Edition #18: Don’t hope for a housing crash

Plus: Optionality, Reading Fiction, RSUs, Crypto Interest, and Outsourcing Tasks.

written by oz chen

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Today’s compliment: you are what others hope for.

In this newsletter, I’ll start with a rant about the housing market, then followed by nuggets on psychology & money.

🏠 The irony of hoping for a housing crash
With real estate prices at all time highs, this thought has often crossed my mind: “if only the housing market would crash, then I could buy a home at a discount.”

But is this zero sum thinking? Wishing for a housing crash means something else has to give. Is getting a deal on a home worth it if that also means increased unemployment, crime rates and social decay? I’d love to get free shit from the grocery store, but not if that means living through a zombie apocalypse.

Such a hope might be ironic: if you’re eyeing homes in an up-and-coming neighborhood, a housing crash can make a neighborhood less desirable to live in. It’s also kind of like wishing that other people will lose their homes, or at a minimum lose value on them. Not a situation we’d wish on our friends or family.

This isn’t to guilt trip anyone who wants a good deal—I’m an opportunist like anyone else. But there are better things to hope for, like improved zoning laws and increased housing supply.

More rants on this to come. Onto the medley!

Money Medley: mental models, markets and musings

🧠 I’m reading Optionality by Richard Meadows. Optionality is defined as the right—but not obligation—to do something. This book is deepening my perspective on hedonic adaptation. Because happiness has an upper limit, optionality might be a better measure of social progress: do people have an increasing freedom to choose their lives? People might not experience more happiness with a 5% salary increase, but they will definitely be unhappy if their health or standard of living decreased. In that sense, the Human Development Index (HDI) might be a better reflection of optionality than GDP.

📚 Reading literature might make you a better investor
Warren Buffett credits his investing success to being a voracious reader. But do you have to read financial statements and company reports to gain that edge? Jacob Schroeder presents multiple benefits of reading fiction, including enhanced empathy and widening of one’s perspective. While reading fiction probably won’t directly help you pick stocks, it could lead to a higher sense of self awareness, which then supports healthy investing psychology.

To balance out the vast amounts of nonfiction I consume, I’ve been listening to the Poetry for All podcast.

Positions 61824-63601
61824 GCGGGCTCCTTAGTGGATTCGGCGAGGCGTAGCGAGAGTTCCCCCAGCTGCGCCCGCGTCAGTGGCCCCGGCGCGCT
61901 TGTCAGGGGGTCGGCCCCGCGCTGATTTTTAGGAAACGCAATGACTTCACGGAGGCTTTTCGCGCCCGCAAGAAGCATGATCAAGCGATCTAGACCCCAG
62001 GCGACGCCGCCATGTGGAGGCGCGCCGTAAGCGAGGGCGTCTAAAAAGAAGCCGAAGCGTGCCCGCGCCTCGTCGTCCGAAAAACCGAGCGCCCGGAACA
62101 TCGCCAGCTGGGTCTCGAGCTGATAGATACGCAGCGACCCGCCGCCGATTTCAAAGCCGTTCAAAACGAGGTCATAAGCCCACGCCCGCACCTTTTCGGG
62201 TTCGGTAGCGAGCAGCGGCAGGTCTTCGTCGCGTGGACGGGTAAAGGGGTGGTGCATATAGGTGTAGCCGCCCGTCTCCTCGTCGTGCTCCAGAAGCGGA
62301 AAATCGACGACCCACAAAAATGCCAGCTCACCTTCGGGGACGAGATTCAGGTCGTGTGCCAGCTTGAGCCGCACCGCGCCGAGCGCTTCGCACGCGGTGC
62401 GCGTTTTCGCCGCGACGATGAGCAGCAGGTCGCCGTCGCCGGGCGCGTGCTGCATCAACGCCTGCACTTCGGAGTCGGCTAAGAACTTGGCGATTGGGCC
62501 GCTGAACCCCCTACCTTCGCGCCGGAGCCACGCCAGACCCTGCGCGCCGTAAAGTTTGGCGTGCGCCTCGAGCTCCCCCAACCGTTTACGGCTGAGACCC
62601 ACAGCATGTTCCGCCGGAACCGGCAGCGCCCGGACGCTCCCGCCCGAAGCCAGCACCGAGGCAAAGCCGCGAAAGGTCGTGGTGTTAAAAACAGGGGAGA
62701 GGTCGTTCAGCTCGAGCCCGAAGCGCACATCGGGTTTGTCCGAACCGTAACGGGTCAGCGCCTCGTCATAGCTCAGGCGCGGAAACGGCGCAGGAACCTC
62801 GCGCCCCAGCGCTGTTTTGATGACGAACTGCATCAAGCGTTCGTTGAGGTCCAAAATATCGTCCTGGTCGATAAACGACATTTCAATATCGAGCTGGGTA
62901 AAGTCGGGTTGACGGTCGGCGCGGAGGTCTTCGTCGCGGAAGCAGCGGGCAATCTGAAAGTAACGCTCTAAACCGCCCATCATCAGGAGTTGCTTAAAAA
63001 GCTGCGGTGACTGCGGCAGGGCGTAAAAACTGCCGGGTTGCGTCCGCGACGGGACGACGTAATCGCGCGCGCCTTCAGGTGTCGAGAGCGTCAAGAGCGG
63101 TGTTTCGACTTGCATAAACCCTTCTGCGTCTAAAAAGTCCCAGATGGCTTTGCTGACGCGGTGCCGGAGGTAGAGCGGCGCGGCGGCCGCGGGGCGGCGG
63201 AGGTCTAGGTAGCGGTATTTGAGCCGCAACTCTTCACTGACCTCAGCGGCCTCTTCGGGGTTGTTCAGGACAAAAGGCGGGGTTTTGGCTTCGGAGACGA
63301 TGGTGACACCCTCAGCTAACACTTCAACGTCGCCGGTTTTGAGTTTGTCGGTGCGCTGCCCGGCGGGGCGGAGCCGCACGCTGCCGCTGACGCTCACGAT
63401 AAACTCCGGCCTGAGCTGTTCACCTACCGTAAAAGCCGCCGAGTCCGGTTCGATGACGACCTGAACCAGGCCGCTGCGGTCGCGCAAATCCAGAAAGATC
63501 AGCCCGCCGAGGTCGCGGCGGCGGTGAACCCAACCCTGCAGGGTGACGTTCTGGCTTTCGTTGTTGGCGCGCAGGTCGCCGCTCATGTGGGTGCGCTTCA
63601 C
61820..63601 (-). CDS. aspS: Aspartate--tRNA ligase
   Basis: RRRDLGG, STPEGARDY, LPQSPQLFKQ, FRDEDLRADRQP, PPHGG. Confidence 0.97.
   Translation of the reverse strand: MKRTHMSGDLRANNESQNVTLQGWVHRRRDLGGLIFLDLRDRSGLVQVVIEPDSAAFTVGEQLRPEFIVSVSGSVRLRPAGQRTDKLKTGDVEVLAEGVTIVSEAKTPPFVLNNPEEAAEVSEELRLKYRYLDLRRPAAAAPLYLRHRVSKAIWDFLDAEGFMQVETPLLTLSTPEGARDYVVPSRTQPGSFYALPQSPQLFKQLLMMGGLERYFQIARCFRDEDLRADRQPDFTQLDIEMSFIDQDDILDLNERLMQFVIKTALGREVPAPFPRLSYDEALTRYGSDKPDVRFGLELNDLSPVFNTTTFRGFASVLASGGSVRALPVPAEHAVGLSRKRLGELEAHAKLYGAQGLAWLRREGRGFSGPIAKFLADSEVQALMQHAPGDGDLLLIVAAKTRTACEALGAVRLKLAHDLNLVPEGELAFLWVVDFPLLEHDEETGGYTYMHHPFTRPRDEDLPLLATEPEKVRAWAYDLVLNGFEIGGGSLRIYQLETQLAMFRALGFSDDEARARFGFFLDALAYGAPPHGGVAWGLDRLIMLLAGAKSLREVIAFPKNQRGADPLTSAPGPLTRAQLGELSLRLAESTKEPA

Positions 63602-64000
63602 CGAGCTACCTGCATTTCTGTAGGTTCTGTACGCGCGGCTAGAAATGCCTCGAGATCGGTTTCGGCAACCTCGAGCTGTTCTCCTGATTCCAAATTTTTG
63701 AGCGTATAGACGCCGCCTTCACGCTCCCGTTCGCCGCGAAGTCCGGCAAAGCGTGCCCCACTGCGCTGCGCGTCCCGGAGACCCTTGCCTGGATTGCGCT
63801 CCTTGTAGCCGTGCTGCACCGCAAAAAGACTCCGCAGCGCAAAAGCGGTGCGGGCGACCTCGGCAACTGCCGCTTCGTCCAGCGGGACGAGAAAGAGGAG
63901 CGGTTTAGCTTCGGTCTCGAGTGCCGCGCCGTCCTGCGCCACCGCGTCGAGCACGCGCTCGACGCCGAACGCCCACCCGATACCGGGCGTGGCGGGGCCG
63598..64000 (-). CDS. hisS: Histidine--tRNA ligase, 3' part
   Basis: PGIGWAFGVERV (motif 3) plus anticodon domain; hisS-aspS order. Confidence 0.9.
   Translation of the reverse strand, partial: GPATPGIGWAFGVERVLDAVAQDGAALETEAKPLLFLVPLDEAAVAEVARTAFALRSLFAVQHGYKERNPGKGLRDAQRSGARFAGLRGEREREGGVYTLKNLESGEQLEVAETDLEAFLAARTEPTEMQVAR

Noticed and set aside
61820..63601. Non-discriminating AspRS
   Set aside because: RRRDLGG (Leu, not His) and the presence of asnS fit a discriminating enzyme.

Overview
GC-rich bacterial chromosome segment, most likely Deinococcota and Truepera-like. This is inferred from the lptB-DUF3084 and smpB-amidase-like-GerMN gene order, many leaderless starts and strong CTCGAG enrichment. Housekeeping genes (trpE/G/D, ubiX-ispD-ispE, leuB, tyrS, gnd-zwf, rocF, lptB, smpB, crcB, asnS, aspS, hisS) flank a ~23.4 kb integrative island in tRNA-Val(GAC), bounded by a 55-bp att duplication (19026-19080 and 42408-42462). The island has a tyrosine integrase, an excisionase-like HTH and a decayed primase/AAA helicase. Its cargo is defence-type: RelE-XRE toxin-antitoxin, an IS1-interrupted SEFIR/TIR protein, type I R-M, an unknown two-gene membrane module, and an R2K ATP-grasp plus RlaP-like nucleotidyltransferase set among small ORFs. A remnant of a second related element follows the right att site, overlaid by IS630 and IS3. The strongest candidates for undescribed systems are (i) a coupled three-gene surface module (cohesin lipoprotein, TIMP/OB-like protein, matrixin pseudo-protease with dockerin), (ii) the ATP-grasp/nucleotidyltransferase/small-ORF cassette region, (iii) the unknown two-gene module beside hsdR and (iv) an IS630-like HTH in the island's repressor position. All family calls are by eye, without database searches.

💰 Treat RSUs like cash bonuses
Restricted stock units are taxed once they vest. This article puts it in a way that I haven’t considered before: “If your company gave you a year-end bonus of $100,000, would you use all of it to buy your company’s stock? Hell, no.” This advice suggests literally tapping into your optionality: sell RSUs before they (potentially) lose value.

📉 BlockFi drops crypto interest rates
My favorite crypto savings account dropped Bitcoin interest from 6% to 5%. This post explains more than the generic message you get from other services: there’s “low demand to borrow BTC in a bull market, since many market participants want to borrow USD to buy more BTC instead.” Lower incentive to borrow any asset means lower interest paid to borrow that asset. I’m considering shuffling funds around to other crypto interest accounts like Celsius and Nexo.io, and am testing a new account at Constant.

🐰 Money tip: using money to buy time is linked to happiness
Research shows that outsourcing un-enjoyable tasks leads to increased happiness. This applies across income groups, so it’s doubly surprising that out of 850 millionaires surveyed “almost half reported spending no money outsourcing disliked tasks regardless of how much money you make.” You don’t have to be Mrs. Moneybags to get value from deep cleaning the bathroom, or these other most hated tasks.

I’ve been avoiding doing yard work (why I don’t have a gardener is a longer, much more boring story). I booked my first job on TaskRabbit and already feel more empowered about my mess of a front yard. If you want $10 off your first task, here’s my TaskRabbit referral code.

P.S. Meet Japan’s Trash Collecting Samurai

liked this article? tell your mom, tell your kids


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